I received a marvelous real-life lesson in engaging an audience this past week and I received it right here in my own backyard. My city, Pierz, Minnesota has an annual festival every year called Oktoberfest. It is a nice little end-of-the-summer touchstone for residents, relatives and tourists, celebrated on the last weekend of August. (Yes. Oktoberfest comes in August in Minnesota).
In addition to a parade, music and an afternoon of fun activities (including a beer garden) on Sunday, there is a week of events leading up to the weekend, one of which is the Oktoberfest Button Hunt.
This insidious little contest is comprised of having one of the Oktoberfest Poobahs hiding a specially marked Oktobefest button somewhere in the City of Pierz. Clues are given to the whereabouts of said button each day throughout the week. The rules are simple; the specially marked button is hidden on public property, no climbing to reach it, not near the river or on the golf course. In other words, don’t be an idiot, be respectful of private property and stay safe.
I am usually very successful at not being drawn into this little drama. Each year, I pay scant attention to the clues issued daily and I give only a cursory look around my neighborhood. The button is usually found by Wednesday or Thursday of the week and life can get back to normal. However, this year was an exception.
This year, my 11 year old son really got involved in the search. I was drawn into the search by doing my best to interpret the clues and giving suggestions as to where the treasure could be found. (Button worth $500.00 in “Pierz Bucks”.) The week wore on and as no one was able to find the button, I began to get further involved. Thursday morning at 6:00 AM found me on the local website (www.mcrecord.com) publishing the fresh clue for the day. I was drawn in.
The local populace was drawn in also. I stopped on my Thursday morning jog at the local football field at 6:30 AM, convinced that I had figured out the hiding place. I was somewhat crestfallen to find three cars parked in the same spot, I had been beaten to the prize! There were 6 other hunters with the same interpretation of the clues. However, no luck. Friday morning’s clue brought no insights and by Friday night, no prize had been found. The stake were raised, as Saturday was the final day of the search and that morning’s clue would surely reveal the hiding spot.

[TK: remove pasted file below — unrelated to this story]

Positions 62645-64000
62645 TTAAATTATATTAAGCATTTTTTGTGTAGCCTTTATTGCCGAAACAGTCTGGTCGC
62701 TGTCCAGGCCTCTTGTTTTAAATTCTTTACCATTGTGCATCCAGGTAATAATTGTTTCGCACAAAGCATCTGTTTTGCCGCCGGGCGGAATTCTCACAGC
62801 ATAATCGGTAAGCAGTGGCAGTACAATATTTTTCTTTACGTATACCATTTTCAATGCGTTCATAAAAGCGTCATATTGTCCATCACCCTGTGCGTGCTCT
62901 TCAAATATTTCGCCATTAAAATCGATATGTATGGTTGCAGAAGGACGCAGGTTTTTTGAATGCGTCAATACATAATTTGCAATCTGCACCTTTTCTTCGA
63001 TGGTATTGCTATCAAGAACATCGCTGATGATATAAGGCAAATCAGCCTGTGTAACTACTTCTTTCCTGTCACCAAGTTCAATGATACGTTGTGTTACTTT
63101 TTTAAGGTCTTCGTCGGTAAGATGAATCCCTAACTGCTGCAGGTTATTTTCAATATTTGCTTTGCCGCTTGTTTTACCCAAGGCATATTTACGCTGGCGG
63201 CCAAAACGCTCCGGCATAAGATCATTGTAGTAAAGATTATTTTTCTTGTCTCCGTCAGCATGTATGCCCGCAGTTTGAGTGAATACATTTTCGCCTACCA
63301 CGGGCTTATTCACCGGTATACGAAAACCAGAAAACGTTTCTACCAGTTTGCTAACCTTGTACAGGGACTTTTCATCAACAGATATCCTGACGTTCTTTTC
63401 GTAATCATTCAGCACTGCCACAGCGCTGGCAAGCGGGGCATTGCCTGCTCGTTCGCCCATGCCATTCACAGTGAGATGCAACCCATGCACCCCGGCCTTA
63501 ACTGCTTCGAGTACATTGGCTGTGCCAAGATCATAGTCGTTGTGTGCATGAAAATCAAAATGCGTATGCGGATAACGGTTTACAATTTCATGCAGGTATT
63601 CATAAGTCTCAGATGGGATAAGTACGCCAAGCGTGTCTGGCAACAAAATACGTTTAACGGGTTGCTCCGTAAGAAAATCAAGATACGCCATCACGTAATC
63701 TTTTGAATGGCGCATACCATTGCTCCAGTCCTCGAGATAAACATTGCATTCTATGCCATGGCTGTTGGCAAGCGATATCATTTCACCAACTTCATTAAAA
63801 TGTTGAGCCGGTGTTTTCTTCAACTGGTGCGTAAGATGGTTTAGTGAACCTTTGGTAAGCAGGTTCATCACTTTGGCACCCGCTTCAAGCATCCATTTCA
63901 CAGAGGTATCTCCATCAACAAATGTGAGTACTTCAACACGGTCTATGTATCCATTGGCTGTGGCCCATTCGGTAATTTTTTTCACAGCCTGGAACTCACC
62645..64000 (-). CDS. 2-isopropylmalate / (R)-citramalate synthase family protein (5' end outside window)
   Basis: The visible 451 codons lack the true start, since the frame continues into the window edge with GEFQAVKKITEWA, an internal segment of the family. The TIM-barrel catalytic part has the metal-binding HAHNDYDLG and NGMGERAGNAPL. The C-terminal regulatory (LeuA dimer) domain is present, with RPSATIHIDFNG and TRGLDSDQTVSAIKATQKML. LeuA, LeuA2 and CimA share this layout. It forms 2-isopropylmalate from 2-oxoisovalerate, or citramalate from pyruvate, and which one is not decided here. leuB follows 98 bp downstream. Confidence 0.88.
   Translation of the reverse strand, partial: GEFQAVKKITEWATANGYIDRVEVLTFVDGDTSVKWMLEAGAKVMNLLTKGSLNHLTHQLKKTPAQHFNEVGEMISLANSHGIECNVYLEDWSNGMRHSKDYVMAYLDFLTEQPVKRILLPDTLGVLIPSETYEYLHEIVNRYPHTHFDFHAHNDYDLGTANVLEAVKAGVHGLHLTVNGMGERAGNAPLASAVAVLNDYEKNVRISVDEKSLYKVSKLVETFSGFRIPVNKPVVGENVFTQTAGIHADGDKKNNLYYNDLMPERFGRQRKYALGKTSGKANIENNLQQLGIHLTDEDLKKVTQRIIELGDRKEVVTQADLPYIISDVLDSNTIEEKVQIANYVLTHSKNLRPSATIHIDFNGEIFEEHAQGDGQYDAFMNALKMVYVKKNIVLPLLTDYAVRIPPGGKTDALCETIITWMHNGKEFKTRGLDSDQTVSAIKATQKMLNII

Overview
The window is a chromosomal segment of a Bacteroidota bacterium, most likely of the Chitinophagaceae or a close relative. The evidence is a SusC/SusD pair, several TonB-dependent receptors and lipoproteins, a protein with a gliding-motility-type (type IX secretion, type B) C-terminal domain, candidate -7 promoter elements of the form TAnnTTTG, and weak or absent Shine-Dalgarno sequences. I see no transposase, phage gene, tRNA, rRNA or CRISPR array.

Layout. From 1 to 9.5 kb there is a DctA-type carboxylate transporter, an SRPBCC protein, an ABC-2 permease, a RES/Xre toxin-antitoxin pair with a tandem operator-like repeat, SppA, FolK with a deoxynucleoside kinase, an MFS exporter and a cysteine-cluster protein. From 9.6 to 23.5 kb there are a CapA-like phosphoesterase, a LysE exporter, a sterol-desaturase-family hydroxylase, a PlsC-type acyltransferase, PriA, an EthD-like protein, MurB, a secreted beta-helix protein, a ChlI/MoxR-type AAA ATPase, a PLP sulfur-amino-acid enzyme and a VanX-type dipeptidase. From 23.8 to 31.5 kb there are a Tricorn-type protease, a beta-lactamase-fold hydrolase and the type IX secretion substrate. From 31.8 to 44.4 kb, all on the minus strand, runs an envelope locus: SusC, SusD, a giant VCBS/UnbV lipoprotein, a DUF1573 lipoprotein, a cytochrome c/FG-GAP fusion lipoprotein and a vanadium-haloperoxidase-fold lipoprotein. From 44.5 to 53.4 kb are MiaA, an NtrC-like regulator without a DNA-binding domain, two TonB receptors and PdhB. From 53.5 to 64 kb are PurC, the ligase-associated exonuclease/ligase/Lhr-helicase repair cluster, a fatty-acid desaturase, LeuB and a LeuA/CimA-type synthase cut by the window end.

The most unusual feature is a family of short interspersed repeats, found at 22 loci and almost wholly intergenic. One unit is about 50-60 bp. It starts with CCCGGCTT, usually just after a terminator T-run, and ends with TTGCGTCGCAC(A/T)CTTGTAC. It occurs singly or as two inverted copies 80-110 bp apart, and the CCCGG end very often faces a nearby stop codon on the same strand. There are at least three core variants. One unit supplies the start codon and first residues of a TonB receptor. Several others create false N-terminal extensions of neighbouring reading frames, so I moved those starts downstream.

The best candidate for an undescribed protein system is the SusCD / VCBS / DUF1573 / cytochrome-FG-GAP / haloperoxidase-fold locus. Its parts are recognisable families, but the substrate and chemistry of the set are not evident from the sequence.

Saturday morning at 5:55 AM, I was right there, at my computer screen, waiting for the fateful hint. By 6:00:15, I knew the final clue. It had practically drawn a map to where the button was hidden – it was less than a block away from my house! I hit the front door at a sprint and was looking in the designated location within a minute. Already, there was a person there before me, frantically searching. Within 15 minutes, there were over 50 people raking through the grass, combing through trash and climbing all over the area.
Let me pause to emphasize that fact. Within 15 minutes, there were 50 people searching through an alley at 6:15 AM on a Saturday morning! This in a city with a population of about 1000 people. 50 people searching in the dark, in 40 degree weather, totally energized. Anti-climatically, the button was found within 15 feet of where I was searching.
The marketing message in this example is profound.
This example demonstrated that the right contest can still cut through clutter, busy schedules and the inertia of modern life. The people reached by this little contest reached across all demographics. The lesson to be taken from this example is that the properly constructed promotion can energize and mobilize any audience. The recipe to create a memorable event for your company is; have some fun, be creative and inject some competition into the mix. Want some ideas on how to do that? Give me a call or click here.